You probably saw poplin more than once in a clothing store or fabric store. The fabric is gaining popularity every year, and it can be seen especially often in the spring and summer months. Why cotton poplin, although produced for over 500 years, is now so popular?
Table of Contents
- Poplin – what material is it?
- Organic cotton poplin – a fabric with many uses
- Is cotton poplin suitable for dresses?
- Does it crease?
- What does cotton poplin look like after washing?
- What patterns are best printed on poplin?
Poplin – what material is it?
Poplin is a fabric with a plain weave that is quite clearly visible on the surface of the material. This textile was made of a variety of fibres, including wool, silk and cotton. However, it was this exact fabric that gained the greatest popularity. It is a densely woven and durable cotton fabric, which is also a very breathable material. Currently, when you see the name “poplin” in a clothing store or on a product tag, you do not have to check the composition, but you can be sure that it is 100% cotton fabric. The fabric has a long history, and the fabric’s name probably dates back to the 15th century. What was then most often sewn from this specific fabric? Cotton poplin was an immensely popular choice for papal garments, and it is this application that this fabric gets its name.
Organic cotton poplin – a fabric with many uses
The biggest advantage of this textile is its high durability, even in the case of a fabric with a low or medium basis weight. Cotton poplin drapes nicely, is easy to care for and sew, and is made of organic cotton, it is a great foundation for building an environmentally friendly garment or brand’s offer. Both for sewing an elegant shirt and a light summer dress, poplin will be perfect. The fabric is perfect for airy clothing, but nothing prevents you from using it to create bedding, light-transmitting curtains or decorative tablecloths that will add splendour to every meal eaten at home.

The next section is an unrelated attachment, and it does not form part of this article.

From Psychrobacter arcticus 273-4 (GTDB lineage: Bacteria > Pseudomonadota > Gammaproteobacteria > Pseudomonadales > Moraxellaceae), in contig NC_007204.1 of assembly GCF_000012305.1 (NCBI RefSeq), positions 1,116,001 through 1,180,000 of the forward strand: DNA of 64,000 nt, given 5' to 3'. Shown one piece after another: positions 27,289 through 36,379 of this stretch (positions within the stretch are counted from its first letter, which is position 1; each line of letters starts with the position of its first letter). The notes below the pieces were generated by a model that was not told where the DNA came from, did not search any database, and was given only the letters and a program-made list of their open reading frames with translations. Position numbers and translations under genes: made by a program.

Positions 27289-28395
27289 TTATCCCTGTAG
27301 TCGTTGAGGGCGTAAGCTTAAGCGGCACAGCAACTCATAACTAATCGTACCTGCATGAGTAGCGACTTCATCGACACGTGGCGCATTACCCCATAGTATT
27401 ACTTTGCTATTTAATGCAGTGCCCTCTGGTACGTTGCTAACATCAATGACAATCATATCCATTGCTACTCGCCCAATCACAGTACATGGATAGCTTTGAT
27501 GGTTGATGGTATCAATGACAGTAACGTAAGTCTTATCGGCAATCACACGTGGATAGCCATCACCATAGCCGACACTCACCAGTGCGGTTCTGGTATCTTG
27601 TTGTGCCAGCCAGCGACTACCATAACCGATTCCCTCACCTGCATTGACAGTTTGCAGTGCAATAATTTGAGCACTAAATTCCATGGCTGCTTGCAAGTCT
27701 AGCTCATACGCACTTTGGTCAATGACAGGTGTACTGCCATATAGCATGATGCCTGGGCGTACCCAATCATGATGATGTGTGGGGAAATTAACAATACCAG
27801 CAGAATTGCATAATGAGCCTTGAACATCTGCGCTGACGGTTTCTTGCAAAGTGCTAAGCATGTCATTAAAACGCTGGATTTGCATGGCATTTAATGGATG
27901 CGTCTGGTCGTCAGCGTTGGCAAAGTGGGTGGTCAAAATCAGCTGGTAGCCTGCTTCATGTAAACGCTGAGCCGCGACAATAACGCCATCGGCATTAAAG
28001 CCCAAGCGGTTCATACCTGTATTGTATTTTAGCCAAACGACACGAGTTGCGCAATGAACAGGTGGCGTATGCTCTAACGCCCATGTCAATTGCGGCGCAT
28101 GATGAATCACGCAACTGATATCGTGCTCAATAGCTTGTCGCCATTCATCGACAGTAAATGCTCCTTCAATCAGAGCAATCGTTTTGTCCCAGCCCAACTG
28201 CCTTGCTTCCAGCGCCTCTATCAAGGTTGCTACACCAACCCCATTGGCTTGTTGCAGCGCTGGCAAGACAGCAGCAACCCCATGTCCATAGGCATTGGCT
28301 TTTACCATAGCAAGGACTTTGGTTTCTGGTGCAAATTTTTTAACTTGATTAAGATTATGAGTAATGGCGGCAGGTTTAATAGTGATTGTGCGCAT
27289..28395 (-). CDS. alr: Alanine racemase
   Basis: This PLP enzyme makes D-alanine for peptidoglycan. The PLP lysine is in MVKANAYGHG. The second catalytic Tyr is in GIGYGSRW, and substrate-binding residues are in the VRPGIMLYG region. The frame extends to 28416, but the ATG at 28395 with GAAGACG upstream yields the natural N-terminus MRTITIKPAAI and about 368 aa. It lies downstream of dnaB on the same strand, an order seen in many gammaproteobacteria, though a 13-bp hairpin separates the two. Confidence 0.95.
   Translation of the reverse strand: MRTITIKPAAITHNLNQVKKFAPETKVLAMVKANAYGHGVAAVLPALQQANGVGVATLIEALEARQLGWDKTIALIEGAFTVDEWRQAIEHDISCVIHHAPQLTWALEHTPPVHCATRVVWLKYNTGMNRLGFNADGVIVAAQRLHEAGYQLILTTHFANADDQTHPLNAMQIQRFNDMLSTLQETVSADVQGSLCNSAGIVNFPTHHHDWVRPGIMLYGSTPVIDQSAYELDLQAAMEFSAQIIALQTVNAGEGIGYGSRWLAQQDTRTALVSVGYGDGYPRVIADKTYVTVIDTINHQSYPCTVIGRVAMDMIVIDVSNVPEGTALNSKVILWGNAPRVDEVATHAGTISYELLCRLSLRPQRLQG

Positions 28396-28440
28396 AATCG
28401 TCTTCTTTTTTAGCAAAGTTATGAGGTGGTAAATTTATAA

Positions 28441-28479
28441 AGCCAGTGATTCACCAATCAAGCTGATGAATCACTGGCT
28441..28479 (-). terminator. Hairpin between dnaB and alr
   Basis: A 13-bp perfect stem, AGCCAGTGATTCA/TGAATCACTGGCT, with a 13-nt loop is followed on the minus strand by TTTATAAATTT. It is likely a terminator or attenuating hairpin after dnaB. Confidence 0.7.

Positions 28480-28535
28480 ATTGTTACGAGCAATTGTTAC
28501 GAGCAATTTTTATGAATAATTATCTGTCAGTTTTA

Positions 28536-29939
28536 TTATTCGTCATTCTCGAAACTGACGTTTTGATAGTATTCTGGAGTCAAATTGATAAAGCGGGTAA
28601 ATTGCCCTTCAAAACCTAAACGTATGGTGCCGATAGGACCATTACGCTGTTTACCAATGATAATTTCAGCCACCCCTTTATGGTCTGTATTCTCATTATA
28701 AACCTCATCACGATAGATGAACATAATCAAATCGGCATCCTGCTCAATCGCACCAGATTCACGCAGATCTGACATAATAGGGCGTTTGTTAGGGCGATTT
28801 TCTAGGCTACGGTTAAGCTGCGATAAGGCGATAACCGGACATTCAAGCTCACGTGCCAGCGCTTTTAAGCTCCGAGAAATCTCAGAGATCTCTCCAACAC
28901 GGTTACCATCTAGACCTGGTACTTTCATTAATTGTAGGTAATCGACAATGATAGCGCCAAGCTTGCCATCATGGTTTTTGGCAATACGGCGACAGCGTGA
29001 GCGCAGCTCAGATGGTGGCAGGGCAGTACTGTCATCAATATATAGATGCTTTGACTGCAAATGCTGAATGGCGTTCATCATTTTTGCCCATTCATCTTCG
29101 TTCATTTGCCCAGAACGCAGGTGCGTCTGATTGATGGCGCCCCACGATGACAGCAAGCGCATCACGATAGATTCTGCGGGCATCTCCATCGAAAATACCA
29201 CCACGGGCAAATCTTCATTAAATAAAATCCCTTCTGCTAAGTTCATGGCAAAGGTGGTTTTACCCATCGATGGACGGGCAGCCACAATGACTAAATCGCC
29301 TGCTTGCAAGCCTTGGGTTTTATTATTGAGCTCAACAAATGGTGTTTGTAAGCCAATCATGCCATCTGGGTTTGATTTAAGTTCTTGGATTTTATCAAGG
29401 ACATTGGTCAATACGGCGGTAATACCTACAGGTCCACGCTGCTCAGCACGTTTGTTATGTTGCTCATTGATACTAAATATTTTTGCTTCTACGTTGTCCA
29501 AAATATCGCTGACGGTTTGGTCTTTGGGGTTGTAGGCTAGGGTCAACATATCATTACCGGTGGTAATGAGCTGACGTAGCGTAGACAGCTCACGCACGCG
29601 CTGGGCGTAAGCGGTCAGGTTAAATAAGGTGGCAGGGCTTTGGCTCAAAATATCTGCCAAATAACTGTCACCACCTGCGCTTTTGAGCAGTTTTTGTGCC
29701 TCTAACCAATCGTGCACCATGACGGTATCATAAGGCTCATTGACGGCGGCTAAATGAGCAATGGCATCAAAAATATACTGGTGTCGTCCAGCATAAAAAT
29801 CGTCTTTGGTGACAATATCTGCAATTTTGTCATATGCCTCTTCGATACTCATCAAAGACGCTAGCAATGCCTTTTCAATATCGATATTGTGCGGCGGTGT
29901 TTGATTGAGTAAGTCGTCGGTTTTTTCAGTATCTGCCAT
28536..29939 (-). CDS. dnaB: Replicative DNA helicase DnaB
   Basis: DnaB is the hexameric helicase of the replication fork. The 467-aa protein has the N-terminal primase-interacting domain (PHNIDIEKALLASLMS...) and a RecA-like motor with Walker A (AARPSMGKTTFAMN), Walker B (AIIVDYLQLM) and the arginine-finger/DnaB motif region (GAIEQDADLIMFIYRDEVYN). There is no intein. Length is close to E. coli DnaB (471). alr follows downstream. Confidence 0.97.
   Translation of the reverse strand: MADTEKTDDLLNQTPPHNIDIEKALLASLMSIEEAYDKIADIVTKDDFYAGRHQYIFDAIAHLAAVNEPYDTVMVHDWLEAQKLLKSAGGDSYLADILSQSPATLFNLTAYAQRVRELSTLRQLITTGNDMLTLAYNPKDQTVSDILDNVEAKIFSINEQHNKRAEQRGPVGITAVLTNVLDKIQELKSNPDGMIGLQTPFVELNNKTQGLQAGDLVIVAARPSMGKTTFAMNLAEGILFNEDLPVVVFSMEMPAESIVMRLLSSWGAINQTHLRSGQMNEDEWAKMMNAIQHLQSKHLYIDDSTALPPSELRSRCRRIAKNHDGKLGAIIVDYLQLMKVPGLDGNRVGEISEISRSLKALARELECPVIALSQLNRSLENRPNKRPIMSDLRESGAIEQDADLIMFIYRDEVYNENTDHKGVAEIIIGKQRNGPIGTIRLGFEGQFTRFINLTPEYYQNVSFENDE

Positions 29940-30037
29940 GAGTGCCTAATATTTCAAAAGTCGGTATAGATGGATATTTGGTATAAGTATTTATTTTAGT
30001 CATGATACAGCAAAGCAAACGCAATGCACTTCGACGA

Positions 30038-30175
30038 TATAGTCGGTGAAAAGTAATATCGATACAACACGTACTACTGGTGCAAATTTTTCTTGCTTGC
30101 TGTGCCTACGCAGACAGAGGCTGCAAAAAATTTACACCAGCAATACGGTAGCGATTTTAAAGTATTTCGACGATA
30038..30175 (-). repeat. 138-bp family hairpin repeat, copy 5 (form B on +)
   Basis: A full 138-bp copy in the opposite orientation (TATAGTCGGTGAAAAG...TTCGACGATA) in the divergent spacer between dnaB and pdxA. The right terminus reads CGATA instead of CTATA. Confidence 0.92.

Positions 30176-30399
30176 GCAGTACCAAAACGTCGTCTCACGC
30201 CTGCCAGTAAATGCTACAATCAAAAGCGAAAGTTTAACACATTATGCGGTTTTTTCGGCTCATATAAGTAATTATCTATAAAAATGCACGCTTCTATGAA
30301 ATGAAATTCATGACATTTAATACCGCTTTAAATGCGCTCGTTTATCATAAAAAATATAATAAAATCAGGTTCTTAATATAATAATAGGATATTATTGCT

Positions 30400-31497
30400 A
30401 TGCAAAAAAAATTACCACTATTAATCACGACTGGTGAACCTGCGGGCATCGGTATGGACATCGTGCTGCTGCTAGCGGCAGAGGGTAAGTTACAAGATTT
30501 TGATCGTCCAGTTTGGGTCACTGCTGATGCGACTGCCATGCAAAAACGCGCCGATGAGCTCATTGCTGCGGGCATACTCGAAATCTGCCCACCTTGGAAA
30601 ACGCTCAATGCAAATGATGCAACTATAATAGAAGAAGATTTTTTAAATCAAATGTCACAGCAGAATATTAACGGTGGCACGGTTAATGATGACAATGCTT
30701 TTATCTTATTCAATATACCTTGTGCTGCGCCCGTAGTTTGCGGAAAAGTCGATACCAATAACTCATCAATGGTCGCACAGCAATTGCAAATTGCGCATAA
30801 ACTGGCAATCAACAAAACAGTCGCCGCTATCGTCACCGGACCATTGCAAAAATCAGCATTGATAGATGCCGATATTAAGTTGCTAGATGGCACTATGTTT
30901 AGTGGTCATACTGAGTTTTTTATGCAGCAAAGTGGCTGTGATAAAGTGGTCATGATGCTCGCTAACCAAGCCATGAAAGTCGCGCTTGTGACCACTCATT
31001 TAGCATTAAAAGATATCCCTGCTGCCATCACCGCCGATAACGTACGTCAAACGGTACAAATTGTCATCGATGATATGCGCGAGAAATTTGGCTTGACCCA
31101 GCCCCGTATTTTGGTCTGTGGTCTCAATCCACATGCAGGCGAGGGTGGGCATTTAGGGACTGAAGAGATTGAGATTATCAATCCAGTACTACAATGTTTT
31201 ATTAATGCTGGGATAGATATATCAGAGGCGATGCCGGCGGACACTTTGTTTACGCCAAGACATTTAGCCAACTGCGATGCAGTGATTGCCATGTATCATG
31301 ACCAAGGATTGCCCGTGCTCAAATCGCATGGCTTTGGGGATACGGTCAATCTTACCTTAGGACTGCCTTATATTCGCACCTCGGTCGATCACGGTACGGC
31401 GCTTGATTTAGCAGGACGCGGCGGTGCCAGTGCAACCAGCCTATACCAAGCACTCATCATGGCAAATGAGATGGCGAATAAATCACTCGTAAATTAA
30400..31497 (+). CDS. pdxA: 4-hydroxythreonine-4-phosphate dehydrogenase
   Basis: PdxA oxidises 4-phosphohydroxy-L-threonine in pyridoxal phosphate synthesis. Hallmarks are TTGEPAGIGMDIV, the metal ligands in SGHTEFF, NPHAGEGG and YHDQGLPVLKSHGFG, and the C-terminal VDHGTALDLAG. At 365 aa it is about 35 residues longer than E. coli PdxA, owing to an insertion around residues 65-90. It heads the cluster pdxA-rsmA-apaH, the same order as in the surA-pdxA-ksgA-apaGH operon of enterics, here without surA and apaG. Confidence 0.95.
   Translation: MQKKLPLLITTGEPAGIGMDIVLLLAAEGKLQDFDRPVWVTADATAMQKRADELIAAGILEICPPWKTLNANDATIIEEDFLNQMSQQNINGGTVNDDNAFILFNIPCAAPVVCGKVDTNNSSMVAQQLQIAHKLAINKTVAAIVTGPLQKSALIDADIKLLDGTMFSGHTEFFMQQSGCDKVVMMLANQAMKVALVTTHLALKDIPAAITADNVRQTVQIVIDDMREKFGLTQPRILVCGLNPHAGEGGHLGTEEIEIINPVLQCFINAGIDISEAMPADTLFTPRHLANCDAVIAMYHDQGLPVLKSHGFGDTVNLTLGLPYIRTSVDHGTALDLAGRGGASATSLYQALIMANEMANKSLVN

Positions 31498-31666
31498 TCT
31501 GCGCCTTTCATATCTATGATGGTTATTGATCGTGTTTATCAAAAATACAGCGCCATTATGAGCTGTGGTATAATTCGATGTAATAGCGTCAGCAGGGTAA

Is cotton poplin suitable for dresses?
If you plan to sew summer dresses, you should be interested in this textile. The fabric can be easily sewn on a home machine or even by hand, and the printed poplin will allow you to create a dress in any colour and with any pattern. Before you start sewing the poplin, remember to decatize the fabric first. After the first wash, the dimensions of cotton fabrics may slightly change, so to avoid situations where you will sew a beautiful dress from poplin that turns out to be too tight after the first wash, it is necessary to steam the fabric.
Does it crease?
Unfortunately, as with almost any cotton fabric, poplin is not a crease-resistant material. Just like any cotton, this fabric will crease the most when sitting, so while it won’t look too attractive after a day at the office, it can be a great choice for an afternoon walk in the summer and spring months. You can iron out stronger creases on the fabric – remember, however, that in the case of printed poplin, you should always iron it on the left, unprinted side.
What does cotton poplin look like after washing?
Printed cotton poplin requires special handling. Do not wash this cotton fabric at too high a temperature – 40 degrees is enough. Do not confuse the printed materials if they get dirty on the surface. In this way, you can irreversibly destroy the pigment print on the material. To avoid heavy creasing after washing, reduce the spin speed to 400 revolutions per minute, and evenly hang the damp cloth to dry immediately after washing. Do not use any bleach with printed fabrics.
What patterns are best printed on poplin?
The surface of the poplin is smooth with a visible plain weave. You can successfully print delicate, bright patterns on this material, but if you want more saturated, intense colours, you can be sure that they will also look beautiful. Our organic cotton poplin is certified by GOTS and OEKO-TEX Standard 100 Class I, thanks to which the printed material meets all ecological criteria, has been tested for the presence of 100 most harmful substances for humans and is safe in contact with the skin and saliva of children under 3 years of age.